3. The third type is the one that confused me. She had dinner and then about 4 hours later she jumps out of bed and throws it all up. I noticed that she threw up the entire chicken foot and it was pretty much still in one piece. So is it possible this 3rd puking incident was due to not chewing properly as well? It just seemed weird because it was quite a while after eating her dinner.
The second and third cases seem to be related to insuffiently chewed bone. Hopefully she gets better about that.

Two ways to encourage better chewing in newly raw fed dogs are to either hand feed or to serve bone-in pieces either frozen or semi-thawed.

Smart on slowing introducing full fat. Fat, of course, is the best energy source for dogs and as you are seeing when a dog gets to full fat metabolism they can create sustained energy on demand.

Bill
 

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Yes, I have been doing both of these. I also just stopped feeding her bone at dinnertime (give it to her at lunchtime instead) and that actually has seemed to help a lot as she would usually have her puking incidents in the evening/nighttime.
 

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i was just starting to read this thread and i agree with otherguy in terms of holding the chicken foot. i am a raw feeder, married to a butcher who is freaked out at bones not ground so....we use haretoday, and whatever protein i get is ground with bones, all the other good stuff, and some tripe, and no one pukes anything up. i put my lab, who puked every 6-7 weeks like a tsunami, and all the testing showed nothing and i had already been caught up in a kibble recall (anyone remember that ?) and it didnt matter that she was on what is supposedly a "good" kibble if there is such a thing-my point is, i switched her to raw and it's 9 months and not one puke. so apparently she is sensitive to a preservative used in kibble.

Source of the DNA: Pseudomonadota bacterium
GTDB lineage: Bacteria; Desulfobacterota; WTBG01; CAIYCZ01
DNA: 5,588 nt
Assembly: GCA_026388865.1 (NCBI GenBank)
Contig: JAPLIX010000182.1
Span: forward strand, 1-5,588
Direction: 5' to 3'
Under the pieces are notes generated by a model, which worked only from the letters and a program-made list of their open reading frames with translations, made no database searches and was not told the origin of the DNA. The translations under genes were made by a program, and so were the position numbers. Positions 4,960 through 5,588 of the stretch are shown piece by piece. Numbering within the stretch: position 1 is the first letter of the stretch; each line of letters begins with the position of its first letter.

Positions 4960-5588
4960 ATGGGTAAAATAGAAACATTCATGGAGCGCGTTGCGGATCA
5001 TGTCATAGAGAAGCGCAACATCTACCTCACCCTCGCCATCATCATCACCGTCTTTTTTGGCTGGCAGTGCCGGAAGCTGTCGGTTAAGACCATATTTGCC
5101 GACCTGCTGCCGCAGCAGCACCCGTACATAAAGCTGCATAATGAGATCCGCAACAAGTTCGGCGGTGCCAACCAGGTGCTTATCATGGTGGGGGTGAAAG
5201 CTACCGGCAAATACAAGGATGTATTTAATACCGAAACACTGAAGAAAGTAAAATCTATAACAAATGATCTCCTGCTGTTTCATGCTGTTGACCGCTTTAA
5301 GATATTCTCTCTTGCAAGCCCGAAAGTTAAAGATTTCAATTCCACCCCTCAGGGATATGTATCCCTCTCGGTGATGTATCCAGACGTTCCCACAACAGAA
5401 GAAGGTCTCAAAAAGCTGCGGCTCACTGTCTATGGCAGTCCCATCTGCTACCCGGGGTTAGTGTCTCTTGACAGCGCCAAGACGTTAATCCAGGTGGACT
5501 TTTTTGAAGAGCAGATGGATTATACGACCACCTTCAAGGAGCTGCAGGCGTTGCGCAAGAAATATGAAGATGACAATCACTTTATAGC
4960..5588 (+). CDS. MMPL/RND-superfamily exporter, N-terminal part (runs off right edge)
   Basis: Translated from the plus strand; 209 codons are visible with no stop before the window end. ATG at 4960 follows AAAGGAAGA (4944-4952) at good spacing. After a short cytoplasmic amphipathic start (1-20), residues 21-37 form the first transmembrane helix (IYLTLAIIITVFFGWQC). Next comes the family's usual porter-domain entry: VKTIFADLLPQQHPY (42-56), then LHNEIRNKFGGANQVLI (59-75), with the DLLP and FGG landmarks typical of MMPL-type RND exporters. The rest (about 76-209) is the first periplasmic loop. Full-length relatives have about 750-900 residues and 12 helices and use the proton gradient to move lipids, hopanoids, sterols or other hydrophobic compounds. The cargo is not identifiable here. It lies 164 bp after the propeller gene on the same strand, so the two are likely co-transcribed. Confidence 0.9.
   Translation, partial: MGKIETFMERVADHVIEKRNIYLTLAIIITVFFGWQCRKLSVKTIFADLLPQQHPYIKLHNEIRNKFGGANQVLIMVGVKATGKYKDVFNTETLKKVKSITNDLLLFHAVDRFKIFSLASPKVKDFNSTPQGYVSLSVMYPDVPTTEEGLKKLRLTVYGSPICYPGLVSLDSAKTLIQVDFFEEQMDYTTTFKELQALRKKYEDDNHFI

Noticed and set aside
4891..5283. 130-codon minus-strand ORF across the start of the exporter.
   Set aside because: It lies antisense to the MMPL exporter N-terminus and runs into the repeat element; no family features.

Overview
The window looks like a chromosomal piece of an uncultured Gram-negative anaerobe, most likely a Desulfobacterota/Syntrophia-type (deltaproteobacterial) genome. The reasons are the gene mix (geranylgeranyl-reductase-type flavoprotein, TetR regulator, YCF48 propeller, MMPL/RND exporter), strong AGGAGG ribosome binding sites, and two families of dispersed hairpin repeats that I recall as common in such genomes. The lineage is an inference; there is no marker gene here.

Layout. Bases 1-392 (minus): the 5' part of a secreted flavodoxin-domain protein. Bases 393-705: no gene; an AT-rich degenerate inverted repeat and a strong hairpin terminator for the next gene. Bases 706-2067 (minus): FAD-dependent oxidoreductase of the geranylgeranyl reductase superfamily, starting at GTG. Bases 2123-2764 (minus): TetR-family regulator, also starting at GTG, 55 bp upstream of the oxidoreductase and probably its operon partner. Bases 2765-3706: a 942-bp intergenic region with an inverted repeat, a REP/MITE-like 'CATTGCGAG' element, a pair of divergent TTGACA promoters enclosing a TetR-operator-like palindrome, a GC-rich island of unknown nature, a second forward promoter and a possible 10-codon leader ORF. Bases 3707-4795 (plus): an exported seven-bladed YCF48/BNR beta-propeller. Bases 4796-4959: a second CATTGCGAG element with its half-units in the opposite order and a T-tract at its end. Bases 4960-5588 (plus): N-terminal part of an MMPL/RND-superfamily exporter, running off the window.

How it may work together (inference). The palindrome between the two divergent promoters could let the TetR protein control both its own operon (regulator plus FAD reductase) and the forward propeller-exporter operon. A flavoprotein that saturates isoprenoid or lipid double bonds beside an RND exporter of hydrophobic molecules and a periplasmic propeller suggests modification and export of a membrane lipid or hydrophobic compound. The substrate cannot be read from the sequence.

anyway, hopefully your pup will learn to chew, and i get it as my lab is a gulper.
 

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I strongly prefer giving dogs soft-edible bone if possible, as the benefits are too much to give up without good cause.

A few things are critical in my estimation:

1) That dogs chew bone throughly, which may need to become a "training issue" if they are natural gulpers.

2) The percentage of bone should be kept very close to the optimal 10% of the diet. Too much bone irritates the GI tract.

3) That the types of bones used can be easily chewed by dogs and are not ones that are likely to splinter, or are so hard they they put teeth at risk or there is risk of obstructions if swallowed whole, and they they are not mechanically cut to sharp angles.

Bill
 

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I just started my lab on raw feeding about 6 to 8 weeks ago. I started with the commercially prepared foods that had the bone ground up in it. I just started adding some whole pieces with bones such as chicken quarters. Today I gave her a sardine but it was a big one! And it seem to be too much for her she even left some behind. Anyway she has Throwing up her food twice this week immediately after eating. She eats it again right away and noticed she chews up more of the pieces. Hopefully that’s also just a not chewing enough type thing. She gets meat bones organs And vegetables in the 80 10 5/5 ratio. I add a little Kiefer once a day and some very finely chopped vegetables or pumpkin.